NEW HANOVER COUNTY, NC (WECT) - A Fourth of July DWI Checkpoint caught on camera goes viral with more than three million views on YouTube. In the video, a person goes through a Tennessee checkpoint and points out various ways they claim officers violate their constitutional rights.
The person claims officers searched his car without consent and asked him questions when he wasn't required to answer. That had wect.com asking, What are your rights when it comes to checkpoints here in North Carolina?
Lawyers at the McGee Law Firm in Downtown Wilmington say it's important to know your rights. They say there are certain things you have to do, and other things you can respectfully decline to do at checkpoints.
Authorities and lawyers agree that when you go through a checkpoint in North Carolina, you are required to stop, talk to the officer and show them a valid Driver's License. But after that, Lawyer James McGee says you don't have to answer any extra questions.
"The officer may not like it, but it is your right to respectfully decline to not answer any questions," said McGee. He says after you present the proper documents, you should ask if you can leave. If officers don't have a reason to suspect you of being impaired, he says it's against your constitutional right to continue to further detain you.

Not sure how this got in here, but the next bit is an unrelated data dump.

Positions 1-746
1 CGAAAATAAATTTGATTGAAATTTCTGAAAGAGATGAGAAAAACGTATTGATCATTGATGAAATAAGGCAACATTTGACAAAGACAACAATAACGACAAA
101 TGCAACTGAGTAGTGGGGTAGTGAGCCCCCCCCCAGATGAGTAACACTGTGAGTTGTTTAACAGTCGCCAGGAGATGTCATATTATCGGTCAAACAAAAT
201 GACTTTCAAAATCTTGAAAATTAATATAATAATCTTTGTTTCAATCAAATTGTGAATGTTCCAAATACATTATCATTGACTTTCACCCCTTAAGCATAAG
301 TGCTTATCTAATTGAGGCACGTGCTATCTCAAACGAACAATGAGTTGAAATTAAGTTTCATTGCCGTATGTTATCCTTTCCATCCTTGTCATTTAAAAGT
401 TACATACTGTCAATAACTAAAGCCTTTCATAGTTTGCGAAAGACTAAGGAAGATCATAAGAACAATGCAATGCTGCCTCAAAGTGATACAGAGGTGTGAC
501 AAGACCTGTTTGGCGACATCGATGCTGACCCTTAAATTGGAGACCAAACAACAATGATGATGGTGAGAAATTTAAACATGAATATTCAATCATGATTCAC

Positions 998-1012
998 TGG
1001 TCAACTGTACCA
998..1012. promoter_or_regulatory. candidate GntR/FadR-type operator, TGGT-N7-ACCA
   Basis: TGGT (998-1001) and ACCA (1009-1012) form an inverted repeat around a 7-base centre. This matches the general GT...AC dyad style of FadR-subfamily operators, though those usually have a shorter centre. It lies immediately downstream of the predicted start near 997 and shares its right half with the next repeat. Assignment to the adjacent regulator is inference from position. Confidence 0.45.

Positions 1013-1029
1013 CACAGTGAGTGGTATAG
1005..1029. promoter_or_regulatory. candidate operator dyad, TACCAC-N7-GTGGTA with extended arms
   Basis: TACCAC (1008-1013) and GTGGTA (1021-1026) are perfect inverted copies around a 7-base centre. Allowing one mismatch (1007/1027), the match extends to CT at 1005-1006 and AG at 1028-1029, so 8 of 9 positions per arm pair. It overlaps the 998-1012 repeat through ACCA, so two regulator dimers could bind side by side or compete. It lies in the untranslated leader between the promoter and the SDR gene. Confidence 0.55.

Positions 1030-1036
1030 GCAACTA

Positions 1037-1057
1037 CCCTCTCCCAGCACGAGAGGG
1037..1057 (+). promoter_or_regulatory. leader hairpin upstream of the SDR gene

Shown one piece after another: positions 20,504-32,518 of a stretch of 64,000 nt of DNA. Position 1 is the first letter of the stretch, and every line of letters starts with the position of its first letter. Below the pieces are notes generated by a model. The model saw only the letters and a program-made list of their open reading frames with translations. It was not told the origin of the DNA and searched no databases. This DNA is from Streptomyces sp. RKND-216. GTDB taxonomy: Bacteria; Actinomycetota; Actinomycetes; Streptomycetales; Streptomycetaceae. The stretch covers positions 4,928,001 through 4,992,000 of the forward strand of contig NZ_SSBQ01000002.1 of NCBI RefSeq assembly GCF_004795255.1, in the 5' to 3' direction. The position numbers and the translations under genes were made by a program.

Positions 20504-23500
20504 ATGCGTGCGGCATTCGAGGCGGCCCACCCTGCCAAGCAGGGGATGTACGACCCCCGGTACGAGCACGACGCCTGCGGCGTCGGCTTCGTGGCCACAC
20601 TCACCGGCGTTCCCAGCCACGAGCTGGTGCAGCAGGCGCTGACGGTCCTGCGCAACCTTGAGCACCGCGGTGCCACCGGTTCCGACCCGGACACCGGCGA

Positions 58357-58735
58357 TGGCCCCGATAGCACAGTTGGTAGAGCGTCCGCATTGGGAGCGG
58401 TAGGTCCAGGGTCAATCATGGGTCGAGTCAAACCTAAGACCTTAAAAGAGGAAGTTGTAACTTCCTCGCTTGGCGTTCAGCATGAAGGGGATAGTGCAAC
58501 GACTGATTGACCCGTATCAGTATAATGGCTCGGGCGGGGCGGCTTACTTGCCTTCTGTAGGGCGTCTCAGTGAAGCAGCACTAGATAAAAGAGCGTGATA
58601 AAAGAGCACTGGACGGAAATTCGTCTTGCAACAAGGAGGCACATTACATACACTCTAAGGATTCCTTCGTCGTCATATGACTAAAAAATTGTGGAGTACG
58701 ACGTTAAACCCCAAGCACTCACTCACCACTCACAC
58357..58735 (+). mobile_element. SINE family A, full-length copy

"The argument I can make is at this suspiciousless stop, a checkpoint, that they have detained me for longer than the checkpoint was supposed to be, they have to prove that they have suspicion to further detain me and that's where the problem lies," explained McGee.
He says if officers do not have reasonable suspicion, they can't make you get out of your car or search your car without consent. He also says you have the right to say no to a field sobriety test and a portable breathalyzer test. However, he says if you refuse to blow into an intoxometer at the police station, your licence will be taken.
While you have the right to say no to answering further questions, officers in New Hanover County says could raise red flags and bring about more investigation.
"If you refuse or try to hinder the situation or delay the process that's going to raise red flags, they'll want to know why you are avoiding this," said Sgt. Jerry Brewer with the New Hanover County Sheriff's Office.
On mobile? Click here to watch the video from the Tennessee checkpoint.
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